For seasoned Angler Dudley 'Spud' Corbett, the success of a fishing trip isn't measured in the number of trout caught.
It's in the quality of time spent with good friends.
For more than 30 years, Spud has marked the opening of trout fishing season with a group of old friends, in recent years beginning the morning with a toast to those lost along the years.
This year, he says, will be no different.
"We've had some cold and wet starts, but we're intrepid anglers so we're always there," Spud said.
"Just a few of us at the Penguin angling club decided we should do something special for opening morning, so about half a dozen of us decided to head out.
"We've still got four out of the original seven. But we always toast our departed friends; we don't start the morning until we've said a few words in recognition and remembrance.
"We have the barbeque going, a big firepot, copious amounts of black pudding, a tot of rum, champagne and a thermos of coffee."
This year, the group will be headed to a new location, a secret dam, with the address being held close to their chest. A sacred tradition, they've only ever invited one new member into the fold - but are quick to share their catches with friends and family.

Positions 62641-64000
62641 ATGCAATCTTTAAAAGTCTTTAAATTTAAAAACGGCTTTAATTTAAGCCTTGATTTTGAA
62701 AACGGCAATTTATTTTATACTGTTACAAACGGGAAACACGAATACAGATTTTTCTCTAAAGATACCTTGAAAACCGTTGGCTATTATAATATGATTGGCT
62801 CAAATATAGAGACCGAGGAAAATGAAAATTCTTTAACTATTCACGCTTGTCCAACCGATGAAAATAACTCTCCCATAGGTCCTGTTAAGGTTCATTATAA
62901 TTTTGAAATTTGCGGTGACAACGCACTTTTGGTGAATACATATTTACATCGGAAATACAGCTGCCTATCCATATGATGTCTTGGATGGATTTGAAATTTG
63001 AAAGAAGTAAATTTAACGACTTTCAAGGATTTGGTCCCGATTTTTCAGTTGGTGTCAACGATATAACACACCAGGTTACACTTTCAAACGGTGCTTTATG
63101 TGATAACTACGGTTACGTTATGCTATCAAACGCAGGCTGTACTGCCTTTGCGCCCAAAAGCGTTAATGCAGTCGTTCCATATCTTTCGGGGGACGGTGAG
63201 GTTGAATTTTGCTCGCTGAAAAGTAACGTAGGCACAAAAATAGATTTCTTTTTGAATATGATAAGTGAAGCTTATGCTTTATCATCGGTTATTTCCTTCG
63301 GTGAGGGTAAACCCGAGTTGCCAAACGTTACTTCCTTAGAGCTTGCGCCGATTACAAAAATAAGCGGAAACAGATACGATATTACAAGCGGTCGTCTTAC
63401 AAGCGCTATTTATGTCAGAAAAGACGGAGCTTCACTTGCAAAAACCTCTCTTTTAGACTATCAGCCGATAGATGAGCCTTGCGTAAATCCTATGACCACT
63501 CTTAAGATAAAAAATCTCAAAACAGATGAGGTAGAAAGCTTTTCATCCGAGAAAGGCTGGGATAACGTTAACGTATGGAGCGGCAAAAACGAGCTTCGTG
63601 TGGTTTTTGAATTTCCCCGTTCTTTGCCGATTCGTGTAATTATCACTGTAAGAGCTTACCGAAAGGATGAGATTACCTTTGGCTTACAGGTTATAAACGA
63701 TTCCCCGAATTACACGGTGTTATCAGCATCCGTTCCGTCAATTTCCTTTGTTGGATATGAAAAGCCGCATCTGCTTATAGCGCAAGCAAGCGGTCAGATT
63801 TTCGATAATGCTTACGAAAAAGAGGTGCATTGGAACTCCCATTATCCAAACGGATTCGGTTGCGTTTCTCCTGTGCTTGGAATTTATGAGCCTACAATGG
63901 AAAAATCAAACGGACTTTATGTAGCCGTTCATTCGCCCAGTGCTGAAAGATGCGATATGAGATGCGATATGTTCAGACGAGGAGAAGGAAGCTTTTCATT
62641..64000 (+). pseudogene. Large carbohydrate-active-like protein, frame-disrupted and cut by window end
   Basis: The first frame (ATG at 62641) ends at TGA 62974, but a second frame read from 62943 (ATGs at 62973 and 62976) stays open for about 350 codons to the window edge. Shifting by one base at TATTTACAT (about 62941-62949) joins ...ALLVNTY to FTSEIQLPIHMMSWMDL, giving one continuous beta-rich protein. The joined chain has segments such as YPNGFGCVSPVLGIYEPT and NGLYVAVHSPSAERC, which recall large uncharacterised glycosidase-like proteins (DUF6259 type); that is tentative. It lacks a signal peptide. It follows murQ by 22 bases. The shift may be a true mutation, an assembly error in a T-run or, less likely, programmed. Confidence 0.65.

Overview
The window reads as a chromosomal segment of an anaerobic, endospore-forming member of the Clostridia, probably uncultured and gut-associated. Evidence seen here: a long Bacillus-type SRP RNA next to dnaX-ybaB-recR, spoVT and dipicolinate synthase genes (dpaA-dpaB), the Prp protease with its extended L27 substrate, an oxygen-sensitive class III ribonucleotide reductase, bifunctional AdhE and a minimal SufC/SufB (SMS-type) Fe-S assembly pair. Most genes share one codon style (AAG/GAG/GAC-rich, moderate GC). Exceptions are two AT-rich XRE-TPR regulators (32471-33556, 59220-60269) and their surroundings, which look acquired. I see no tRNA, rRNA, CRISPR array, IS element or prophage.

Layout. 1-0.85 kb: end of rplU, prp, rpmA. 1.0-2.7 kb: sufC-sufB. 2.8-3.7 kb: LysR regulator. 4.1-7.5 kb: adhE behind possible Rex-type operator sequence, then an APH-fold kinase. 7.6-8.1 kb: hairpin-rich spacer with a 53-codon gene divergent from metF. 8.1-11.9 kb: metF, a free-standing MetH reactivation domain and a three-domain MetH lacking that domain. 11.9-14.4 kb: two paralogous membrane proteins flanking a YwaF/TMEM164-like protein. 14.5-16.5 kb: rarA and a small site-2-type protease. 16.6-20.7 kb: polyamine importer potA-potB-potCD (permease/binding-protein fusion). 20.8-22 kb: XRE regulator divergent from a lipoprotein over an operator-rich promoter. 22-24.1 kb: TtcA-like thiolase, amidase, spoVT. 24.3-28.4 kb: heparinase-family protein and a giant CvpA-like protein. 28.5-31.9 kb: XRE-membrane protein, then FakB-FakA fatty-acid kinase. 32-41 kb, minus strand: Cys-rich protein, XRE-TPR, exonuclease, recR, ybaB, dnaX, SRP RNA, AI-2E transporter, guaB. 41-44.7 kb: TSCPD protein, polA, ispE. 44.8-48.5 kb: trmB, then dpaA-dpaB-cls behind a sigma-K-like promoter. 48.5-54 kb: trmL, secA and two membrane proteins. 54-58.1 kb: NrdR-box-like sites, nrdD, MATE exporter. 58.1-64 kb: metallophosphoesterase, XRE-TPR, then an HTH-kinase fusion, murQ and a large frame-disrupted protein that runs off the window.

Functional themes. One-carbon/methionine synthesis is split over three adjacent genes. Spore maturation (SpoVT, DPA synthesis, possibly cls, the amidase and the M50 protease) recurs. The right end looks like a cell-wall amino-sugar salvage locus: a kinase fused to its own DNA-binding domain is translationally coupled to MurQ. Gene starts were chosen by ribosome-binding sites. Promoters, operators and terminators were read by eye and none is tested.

"It's a bonding session for good mates that we've had over the years, and we'd like to continue the tradition," he said.
"Even if we don't catch a fish we'll have had the greatest morning ever.
"There's a fair bit of stirring that goes on around the campfire, but it's all in good fun. The fact is, you're there and joining in with fellow anglers and jolly good mates.
"And the biggest part of the trout is always the tale."
He said following all the rain of late, he was anticipating a "glorious" trout fishing season.
And a reminder, he said, make sure you're fully licenced before you head out.
"Do the right thing."
Trout fishing open season opens for most waters in Tasmania on Saturday, August 7.
In July, Primary Industries and Water Minister Guy Barnett released 50 tagged brown trout into 15 waters around the state, with each tag worth $2000 to the angler who returns the tagged fish to the Inland Fisheries Services.
This is up from the five trout released last year worth $10,000 each, with only one caught ending up being caught.
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